Originally published in Spanish as: Andre Oboler, Odio y antisemitismo on line (Hatred and Antisemitism Online), Agencia Judia Noticias (Jewish News Agency – Argentina) and in English at Zionism On The Web.
In February the Global Forum to Combat Antisemitism met in Jerusalem. Speaking at the conference I introduced the audience to the threat of antisemitism in Web 2.0. This is a new online threat unlike the antisemitic websites of the past. It is social hate spread through a social network created through the internet. At the Global Forum I released a draft of my paper Online Antisemitism 2.0. “Social Antisemitism” on the “Social Web”. The paper, published by the Jerusalem Center for Public Affairs, has become an integral part of the discussion about online hate. So much attention has since been focused on the two detailed examples of online hate I provided that action in both cases became unavoidable. Six months after the global forum, the results are on the score card.
Months after the JIDF action, discussion about the JIDF action and the “Israel is not a country” group in a Wikipedia article seems to have caught Facebook’s attention. After the various expert sources that listed this group as antisemitic (including not only my own work, but also reference by the ADL, the Coordination Forum for Countering Antisemitism and others) the group, as of this week, seems to have finally been shut down by Facebook. It is however only one of a larger number of hate groups. Facebook’s action while welcome, and indeed a validation of the action the JIDF took against this group, it comes only after a large part of the danger has already been removed by the JIDF’s non-violent protest. It would be more useful if Facebook responded when users first raise concerns, and before the JIDF has to invest volunteer time in such activism. In the last week the JIDF took over another group, this one had 118,000 members, the group’s name (translated from the original Arabic) is “Let’s see if it’s possible to get a million Arabs against Israel in 90 days”. What does one do with a million people against a country? (Not against a government policy, but against an entire country?) This group is now down to 55,905 members and each day the JIDF remove more. Facebook themselves could remove them all with one click.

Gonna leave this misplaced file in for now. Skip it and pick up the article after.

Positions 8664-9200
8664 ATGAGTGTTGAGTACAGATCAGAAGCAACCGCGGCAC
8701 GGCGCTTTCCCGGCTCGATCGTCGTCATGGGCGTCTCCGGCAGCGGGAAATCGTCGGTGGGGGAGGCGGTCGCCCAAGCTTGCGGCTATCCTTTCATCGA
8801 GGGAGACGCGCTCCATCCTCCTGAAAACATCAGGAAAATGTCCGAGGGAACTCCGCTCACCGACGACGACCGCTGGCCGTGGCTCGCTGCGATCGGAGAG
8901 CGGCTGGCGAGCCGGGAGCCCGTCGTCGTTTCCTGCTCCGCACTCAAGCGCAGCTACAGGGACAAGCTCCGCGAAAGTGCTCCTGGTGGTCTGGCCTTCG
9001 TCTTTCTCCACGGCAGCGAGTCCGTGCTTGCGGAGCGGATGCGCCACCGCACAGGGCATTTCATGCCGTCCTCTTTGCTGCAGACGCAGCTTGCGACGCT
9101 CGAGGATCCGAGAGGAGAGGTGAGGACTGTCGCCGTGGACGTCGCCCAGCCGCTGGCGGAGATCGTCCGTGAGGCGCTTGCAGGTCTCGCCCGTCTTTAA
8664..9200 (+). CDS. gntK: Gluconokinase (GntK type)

The second example of online hate I presented to the Global Forum was that of Google Earth. Through replacement geography Israel was slowly being exchanged for a layer of anti-Israel Palestinian propaganda. This was done through the Google Earth Community layer. This layer contained content anyone can create and submit to Google for consideration. If accepted (a decision based on the correct formatting of the data, not the content itself) the location would showed up on the map as an orange dot that could be clicked to get further details. In the case of Israel the entire country was covered with orange dots supposedly marking Palestinian villages destroyed in the war of independence. In actual fact it could be proven that many of the locations were clearly incorrect. Despite this being pointed out to Google for over a year, the locations remained. I wrote a second report on this topic, Google Earth: A New Platform for Anti-Israel Propaganda and Replacement Geography, in June, just as things took a dramatic turn for the worse. The orange dots were all renamed to include the words “Naka – the Palestinian catastrophe”. As one scrolled over Israel all one saw was “Nakba, Nakba, Nakba”.